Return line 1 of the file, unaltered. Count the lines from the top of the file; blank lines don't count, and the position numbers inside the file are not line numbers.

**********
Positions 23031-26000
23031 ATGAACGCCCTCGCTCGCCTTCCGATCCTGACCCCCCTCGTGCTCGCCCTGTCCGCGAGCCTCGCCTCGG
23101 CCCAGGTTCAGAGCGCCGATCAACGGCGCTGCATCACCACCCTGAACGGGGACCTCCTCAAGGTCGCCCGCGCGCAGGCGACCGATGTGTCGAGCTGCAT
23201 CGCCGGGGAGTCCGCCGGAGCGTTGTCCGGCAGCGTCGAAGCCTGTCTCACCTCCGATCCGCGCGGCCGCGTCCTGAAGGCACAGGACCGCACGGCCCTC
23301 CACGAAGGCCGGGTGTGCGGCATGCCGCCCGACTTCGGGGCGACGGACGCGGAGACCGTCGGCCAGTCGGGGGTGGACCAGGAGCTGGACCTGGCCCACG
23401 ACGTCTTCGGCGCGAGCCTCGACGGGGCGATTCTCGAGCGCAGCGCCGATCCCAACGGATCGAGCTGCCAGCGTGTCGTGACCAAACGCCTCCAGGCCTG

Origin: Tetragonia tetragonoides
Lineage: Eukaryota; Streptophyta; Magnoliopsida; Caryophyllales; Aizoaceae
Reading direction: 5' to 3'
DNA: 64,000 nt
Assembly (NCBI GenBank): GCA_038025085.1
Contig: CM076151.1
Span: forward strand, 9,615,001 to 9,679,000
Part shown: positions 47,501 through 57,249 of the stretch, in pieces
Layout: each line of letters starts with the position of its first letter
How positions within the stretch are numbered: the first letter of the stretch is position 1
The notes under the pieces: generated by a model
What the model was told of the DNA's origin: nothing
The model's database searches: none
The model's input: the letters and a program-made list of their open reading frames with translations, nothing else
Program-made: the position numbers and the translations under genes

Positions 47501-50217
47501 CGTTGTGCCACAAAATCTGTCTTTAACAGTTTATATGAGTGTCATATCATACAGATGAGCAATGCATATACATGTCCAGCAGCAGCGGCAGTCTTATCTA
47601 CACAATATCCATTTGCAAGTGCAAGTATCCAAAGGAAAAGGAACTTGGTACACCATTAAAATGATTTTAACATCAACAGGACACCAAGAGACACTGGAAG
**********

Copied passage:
Positions 23031-26000